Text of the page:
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  Dian-stanes and "Thunderstones"

Dian-Stanes: 3D Artwork by Sigurd TowrieJust as the possession of an elf-arrow, or elf-dart, was once thought to protect against the fairy-folk, acquiring a "dian-stane" was a sure means of gaining protection from the malicious influences of the trows.

However, within our surviving folklore, the distinction between the elf-arrow and the dian-stane has blurred. In some cases the object known as an elf-arrow - usually a prehistoric flint arrowhead, axe or knife - has also come to be referred to as a dian-stane.

The thunderstone - divine protector

For the origin of Orkney's dian-stane traditions we must turn to the root of the name itself, which is simply a corruption of the Norse term dynestein, meaning thunderstone.

These thunderstones are found throughout Scandinavian folklore and tradition. They were generally quartz, or quartz-like, stones, pebbles, crystals or even flints - usually uncovered in fields when ploughing.

The dynesteins were thought to fall from the sky during thunderstorms - missiles hurled by the pagan god Thor to to keep the wandering trolls under control. If a thunderstone struck a troll foolish enough to be out in a thunderstorm, instant death followed.

According to Norwegian folklore, were it not for Thor's missiles, the trolls would have spread across the earth like a plague.

The Orcadian version of the these thunderstones inevitably offered protection against trows - loosely an Orcadian variant of the troll - and so it was common for them to be built into the walls of houses or outbuildings.

Incorporating a dian-stane into a building not only ensured that the trows left a farmstead alone, but was also thought to protect the structure from lightning.

This protection from lightning is also recorded in Switzerland. There, during a storm, the thunderstone was tied to string and swung three times around the owner's head before being thrown at the door of his house.

Luckystones - shadows of their former selves

Over time, these powerful charmed stones became regarded as nothing more than lucky talismans.

As the centuries passed, the potency of the dian-stanes decreased until, by the time of my childhood, they were simply referred to as "luckystones" or "luck stones".

To carry such a pebble was thought to bring the bearer good luck - but only after spitting on them and polishing the surface. As a boy, numerous "luckystones" lay throughout the house, carried indoors whenever we found one.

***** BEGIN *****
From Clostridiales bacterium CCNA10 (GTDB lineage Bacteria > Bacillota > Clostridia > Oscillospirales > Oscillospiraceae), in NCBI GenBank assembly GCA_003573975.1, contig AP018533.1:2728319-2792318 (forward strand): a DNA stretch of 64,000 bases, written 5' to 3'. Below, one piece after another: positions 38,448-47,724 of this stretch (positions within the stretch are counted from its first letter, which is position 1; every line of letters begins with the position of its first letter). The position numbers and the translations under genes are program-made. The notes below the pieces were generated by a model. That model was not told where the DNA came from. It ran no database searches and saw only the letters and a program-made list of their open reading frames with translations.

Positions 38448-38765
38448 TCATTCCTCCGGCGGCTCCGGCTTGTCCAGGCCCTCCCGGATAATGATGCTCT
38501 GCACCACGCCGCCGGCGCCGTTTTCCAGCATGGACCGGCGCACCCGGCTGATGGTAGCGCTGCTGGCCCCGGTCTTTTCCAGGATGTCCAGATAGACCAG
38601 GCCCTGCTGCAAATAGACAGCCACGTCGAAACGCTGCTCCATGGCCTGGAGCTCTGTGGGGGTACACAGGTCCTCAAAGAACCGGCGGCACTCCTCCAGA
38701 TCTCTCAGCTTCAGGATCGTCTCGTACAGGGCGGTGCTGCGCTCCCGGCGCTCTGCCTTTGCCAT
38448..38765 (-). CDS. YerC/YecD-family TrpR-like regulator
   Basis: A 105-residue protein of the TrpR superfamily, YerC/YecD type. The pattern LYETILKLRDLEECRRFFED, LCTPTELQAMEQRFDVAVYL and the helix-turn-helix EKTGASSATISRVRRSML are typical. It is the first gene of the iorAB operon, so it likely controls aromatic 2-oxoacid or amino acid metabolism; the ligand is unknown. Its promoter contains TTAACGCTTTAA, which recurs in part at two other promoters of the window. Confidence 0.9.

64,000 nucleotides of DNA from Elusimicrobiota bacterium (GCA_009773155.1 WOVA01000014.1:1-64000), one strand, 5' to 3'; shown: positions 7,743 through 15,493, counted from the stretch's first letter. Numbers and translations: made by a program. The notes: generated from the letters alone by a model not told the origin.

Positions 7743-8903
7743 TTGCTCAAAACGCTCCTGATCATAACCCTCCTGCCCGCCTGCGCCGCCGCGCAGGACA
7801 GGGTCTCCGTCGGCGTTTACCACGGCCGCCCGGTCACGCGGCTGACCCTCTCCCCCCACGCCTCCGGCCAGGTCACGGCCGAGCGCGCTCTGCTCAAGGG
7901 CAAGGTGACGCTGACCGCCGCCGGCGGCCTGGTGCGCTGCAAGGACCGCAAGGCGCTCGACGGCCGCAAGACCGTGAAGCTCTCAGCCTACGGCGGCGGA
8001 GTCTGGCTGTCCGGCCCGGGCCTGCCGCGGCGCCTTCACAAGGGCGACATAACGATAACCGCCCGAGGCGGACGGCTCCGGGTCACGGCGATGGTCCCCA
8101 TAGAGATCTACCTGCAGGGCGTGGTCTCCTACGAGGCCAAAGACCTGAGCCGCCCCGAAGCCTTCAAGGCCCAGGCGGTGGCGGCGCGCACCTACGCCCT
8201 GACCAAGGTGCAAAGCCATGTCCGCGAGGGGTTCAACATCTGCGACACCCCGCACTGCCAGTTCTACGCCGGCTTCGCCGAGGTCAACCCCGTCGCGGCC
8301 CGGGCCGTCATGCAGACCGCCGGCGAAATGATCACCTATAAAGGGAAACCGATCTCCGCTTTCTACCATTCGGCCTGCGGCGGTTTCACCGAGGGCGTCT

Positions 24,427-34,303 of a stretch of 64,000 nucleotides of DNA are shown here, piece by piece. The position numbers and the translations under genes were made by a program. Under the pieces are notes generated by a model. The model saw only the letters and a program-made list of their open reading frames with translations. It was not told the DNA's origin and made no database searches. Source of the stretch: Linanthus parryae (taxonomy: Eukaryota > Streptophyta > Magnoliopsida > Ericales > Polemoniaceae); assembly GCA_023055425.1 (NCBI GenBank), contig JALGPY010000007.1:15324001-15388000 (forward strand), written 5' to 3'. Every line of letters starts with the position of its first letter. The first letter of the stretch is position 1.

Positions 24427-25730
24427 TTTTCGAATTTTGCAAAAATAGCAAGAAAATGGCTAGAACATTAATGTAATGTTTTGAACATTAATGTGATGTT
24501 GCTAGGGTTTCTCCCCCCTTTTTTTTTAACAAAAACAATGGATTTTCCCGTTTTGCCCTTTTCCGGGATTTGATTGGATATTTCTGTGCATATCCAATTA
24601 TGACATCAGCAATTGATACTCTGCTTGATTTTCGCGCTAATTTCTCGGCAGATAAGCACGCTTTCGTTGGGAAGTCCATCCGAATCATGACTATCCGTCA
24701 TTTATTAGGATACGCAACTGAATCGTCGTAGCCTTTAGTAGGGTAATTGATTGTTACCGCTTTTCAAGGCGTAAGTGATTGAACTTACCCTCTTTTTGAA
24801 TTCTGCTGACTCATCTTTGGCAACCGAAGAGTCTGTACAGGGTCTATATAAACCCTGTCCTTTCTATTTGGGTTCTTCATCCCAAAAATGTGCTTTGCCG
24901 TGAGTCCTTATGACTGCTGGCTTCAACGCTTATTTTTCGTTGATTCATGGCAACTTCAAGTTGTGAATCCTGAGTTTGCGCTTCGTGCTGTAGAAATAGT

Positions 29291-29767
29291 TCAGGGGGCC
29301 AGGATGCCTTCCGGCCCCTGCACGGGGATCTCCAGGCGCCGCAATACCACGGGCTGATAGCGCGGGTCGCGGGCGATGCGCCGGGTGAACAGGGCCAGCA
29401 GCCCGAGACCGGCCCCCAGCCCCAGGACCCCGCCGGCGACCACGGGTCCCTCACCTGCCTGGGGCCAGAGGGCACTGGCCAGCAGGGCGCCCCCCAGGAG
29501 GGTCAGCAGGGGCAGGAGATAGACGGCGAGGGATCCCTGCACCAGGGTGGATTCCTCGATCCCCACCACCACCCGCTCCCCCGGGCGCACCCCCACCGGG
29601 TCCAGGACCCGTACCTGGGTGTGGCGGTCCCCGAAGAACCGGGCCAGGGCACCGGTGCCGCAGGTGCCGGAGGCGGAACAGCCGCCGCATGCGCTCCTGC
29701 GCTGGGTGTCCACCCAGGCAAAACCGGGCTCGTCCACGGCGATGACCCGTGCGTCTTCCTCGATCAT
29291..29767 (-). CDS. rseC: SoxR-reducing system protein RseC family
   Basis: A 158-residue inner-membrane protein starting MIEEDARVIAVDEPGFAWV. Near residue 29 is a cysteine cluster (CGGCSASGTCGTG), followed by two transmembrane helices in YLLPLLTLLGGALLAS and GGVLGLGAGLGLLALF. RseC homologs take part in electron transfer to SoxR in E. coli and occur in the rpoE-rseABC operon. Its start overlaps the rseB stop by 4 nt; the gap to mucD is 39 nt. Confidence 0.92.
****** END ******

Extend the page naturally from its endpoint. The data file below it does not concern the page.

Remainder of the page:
The holed talisman - a sun symbol?

Inextricably tied up with the lore of the thunderstones are the ancient customs involving a separate class of protective stone - those that were holed or perforated.

In a paper describing old Orkney farming customs, the writer Ernest Marwick had no doubts that the dian-stane was round, flat and holed. These holed stones were an integral part of spring's most important task - ploughing the fields.

Before the introduction of the mechanical tractor, the dian-stane was strung, with strands of horsehair, from the body of the horse or ox-drawn plough.

Then, while ploughing, the ploughman ensured that at the end of each furrow, when he turned to start another, the stone was moved to the other side of the plough. This ensured the stone always faced the sun.

Once ploughing was complete, the dian-stane was hung from a nail in the dwellinghouse - always in a position that ensured it was bathed in sunlight.

The reasoning behind this tradition is not certain but Ernest Marwick was convinced that the round stone represented the sun and symbolically ensured warmth returned to the cold earth.

Is was also known for the crofter to use the dian-stane when venturing to sea on fishing trips. In these cases, the stone was taken from its resting place and worn around the neck.

From accounts detailing customs surrounding these other holed stones, there is perhaps another common link - the horse. For some reason the holed stones were thought to be particularly effective at protecting horses and therefore hung in or outside stables.

Although we have no surviving records connecting dian-stanes directly - or exclusively - to horses, there seems to have been a definite link. As we have seen, the stone had to be fastened to the plough with strands of horsehair.